category = determineAutomaticCategoryFor(info.tx)

	vatRate := info.chosenVatRate
	if (vatRate == nil) {
		vatRate = determineAutomaticVatRateFor(info.tx, category)

	vat := calculateVat(info.tx, vatRate)
	ledgerEntries := calculateLedger(info.tx, category, vat)

func applyTx(tx *Transaction) {
    database.WithTransaction(func (ledger *Ledger) {
        entries, vatRecords := classifyTx(ledger.collectClassifyInfo(tx))

        ledger.updateLedgerEntries(tx, entries)
        ledger.updateVatRecords(tx, vatRecords)

For our example, the sequence of events looks a little like this:

card: tx = authorisedTx()                            -> applyTx(tx)
app:  setChosenCategory(tx, "Personal use")          -> applyTx(tx)
card: newTx := merge(tx, State=Cleared Amount=7.70)  -> applyTx(tx)

All the complex allocation logic appears in calculateLedger(), and never has to worry about mutation. The entirety of classifyTx() is a pure function without side effects, which makes it predictable and simple to unit test.

Transaction life-cycle and accounting reports

In real world payment systems transactions don't "just" happen. As shown with the bus, there's often a life-cycle:

For accounting purposes, we only care about the "pending" and "cleared" states — pending transactions affect your accrual balance, and cleared transactions affect both accrual and cash balances. We can ignore transactions in the other states as if they don't exist as they ultimately have zero impact on your account balance or available money.

So how does this affect the classifier above? Well, it often doesn't. We can generate ledger entries and other derived data without regard for the transaction's state, and then simply filter which transactions we include in reports.

As discussed in Accounting concepts, for performance reasons we:

  • maintain a current account balance
  • store regular checkpoints for accumulated credits and debits (lazily calculated as needed)

Transactions moving between state can effect both of these, but the above apply algorithm gives us a sure way to ensure they're always in sync:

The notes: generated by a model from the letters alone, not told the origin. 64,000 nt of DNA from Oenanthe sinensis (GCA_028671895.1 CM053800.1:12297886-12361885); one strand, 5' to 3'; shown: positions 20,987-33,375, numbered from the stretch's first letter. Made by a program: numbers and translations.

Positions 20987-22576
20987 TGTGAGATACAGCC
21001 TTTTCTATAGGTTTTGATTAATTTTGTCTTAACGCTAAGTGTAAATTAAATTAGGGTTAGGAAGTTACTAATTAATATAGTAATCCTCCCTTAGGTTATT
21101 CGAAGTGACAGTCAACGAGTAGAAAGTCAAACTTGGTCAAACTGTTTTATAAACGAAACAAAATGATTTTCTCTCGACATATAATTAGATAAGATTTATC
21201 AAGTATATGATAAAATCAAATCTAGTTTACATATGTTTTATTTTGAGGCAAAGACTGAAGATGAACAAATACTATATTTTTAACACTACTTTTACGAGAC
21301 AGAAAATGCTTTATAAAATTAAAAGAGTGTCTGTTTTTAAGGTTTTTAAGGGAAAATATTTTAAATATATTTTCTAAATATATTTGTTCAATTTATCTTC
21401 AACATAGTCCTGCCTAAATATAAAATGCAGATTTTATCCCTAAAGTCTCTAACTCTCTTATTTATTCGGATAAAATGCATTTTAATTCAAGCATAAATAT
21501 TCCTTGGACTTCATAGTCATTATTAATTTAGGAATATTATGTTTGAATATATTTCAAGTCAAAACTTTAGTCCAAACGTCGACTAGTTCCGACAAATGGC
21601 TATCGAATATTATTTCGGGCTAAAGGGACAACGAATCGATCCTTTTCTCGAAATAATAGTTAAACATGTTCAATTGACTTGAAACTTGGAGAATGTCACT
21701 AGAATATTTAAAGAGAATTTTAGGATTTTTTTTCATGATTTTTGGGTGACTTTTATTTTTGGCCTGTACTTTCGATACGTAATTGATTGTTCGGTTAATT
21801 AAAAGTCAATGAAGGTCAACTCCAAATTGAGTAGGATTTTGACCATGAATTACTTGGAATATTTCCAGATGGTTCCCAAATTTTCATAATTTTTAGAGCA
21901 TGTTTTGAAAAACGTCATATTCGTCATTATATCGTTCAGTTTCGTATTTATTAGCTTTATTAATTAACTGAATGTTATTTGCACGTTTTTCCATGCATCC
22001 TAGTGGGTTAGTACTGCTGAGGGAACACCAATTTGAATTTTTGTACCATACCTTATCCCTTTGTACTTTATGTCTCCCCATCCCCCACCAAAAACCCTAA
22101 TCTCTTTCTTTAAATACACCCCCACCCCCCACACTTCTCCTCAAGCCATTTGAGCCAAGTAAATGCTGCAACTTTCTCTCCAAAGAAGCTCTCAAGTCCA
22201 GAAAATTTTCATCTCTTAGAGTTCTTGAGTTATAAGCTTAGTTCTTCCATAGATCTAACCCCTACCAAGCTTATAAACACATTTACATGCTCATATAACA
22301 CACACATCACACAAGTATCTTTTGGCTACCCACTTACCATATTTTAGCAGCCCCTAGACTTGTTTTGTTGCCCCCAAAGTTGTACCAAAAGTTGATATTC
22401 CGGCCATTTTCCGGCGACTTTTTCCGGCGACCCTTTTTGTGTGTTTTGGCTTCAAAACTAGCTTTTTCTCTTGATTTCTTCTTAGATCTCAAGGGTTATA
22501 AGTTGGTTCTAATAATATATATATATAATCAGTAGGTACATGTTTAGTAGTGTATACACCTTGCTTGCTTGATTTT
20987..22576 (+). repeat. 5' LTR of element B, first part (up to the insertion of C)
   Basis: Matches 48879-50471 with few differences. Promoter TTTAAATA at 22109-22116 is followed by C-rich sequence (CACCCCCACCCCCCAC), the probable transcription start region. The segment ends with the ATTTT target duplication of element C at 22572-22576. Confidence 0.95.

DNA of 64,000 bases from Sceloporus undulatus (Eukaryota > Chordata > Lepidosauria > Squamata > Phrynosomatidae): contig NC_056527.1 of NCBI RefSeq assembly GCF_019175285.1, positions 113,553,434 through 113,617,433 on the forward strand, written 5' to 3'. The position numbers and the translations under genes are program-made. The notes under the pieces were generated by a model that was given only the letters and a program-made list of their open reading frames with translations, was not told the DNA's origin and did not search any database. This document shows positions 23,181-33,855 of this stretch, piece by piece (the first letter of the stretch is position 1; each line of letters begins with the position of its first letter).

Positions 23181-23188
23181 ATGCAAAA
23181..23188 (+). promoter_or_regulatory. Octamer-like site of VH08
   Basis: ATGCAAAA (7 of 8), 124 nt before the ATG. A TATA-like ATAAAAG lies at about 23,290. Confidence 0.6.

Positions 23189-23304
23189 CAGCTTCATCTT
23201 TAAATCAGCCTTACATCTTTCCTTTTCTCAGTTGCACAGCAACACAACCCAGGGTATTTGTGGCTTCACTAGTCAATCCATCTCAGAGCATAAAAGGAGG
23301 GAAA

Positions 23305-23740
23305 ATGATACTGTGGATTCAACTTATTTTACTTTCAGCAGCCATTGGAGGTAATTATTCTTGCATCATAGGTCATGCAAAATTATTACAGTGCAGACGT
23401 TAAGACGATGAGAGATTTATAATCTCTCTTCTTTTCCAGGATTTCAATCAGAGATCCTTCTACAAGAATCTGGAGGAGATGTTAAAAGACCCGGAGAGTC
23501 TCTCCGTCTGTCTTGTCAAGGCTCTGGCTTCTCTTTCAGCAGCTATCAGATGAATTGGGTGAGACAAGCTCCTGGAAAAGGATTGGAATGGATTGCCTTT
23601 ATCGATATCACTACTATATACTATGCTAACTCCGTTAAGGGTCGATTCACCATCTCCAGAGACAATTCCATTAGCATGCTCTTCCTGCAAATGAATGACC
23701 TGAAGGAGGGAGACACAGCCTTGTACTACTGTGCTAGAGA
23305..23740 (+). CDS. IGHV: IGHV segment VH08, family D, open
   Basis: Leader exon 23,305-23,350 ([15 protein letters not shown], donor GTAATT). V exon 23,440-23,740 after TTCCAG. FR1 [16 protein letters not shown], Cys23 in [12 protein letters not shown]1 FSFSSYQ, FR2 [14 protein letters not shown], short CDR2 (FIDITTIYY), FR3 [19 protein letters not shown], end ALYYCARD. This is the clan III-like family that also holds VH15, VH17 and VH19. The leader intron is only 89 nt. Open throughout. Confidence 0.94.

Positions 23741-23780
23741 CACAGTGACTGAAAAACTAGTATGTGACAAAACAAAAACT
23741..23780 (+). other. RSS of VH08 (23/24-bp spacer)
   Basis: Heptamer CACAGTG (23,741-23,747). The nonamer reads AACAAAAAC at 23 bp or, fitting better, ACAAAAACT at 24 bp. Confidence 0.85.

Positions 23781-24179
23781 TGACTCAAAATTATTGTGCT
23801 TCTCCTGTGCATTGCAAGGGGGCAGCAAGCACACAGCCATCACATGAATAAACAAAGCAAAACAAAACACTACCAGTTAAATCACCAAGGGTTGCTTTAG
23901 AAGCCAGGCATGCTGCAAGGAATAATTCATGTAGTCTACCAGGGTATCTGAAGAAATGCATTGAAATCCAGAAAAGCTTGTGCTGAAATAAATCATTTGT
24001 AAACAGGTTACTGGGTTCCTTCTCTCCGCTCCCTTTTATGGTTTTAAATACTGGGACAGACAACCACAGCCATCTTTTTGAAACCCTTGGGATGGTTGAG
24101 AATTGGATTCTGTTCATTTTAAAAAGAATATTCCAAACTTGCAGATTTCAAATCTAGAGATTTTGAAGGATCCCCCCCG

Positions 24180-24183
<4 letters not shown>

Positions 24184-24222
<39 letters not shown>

func (ledger *Ledger) updateLedgerEntries(newTx *Transaction, newEntries []*LedgerEntry) {
    oldTx := ledger.findTxByID(newTx.ID)
    oldEntries := ledger.findLedgerEntries(oldTx)
	oldEffectOnBalances := calculateBalanceChanges(oldTx.State, oldEntries)
	newEffectOnBalances := calculateBalanceChanges(newTx.State, newEntries)

    ledger.SetLedgerEntries(newTx, newEntries)
	if !oldEffectOnBalances.IsEqual(newEffectOnBalances) {
        ledger.UpdateAccountBalances(oldEffectOnBalances, newEffectOnBalances)
        ledger.ClearAccrualCheckpointsAfter(minDate(oldTx.AccrualDate, newTx.AccrualDate))

Don't touch the ledger entries

In Countingup a "journal" is a type of transaction which allows an accountant to directly affect the ledger entries. Rather than representing a "real"-world transaction, it is instead a document explaining a correction or housekeeping of some kind. This is literally a list of balancing debits and credits on the relevant account codes.

One way to implement this would be to make a new transaction and let the app edit the ledger entries directly. But this doesn't fit our model.

Instead, we write a JournalDocument which has a rich model including per line item descriptions and VAT handling — this is what the user edits. Whenever a change is made the applyTx function is re-run (there's some extra logic in there to extract relevant information from journals).

Invoices and Bills within Countingup work the same way.


We simplified the complex problem of mutating transactions by treating the accounting records as derived-only data. Each mutation instead maintains a set of facts from a particular viewpoint. It's then up to a pure, testable function, to merge the known information into the accounting records without losing the original data.

The database mutation is then left to a storage layer with little actual accounting logic to worry about.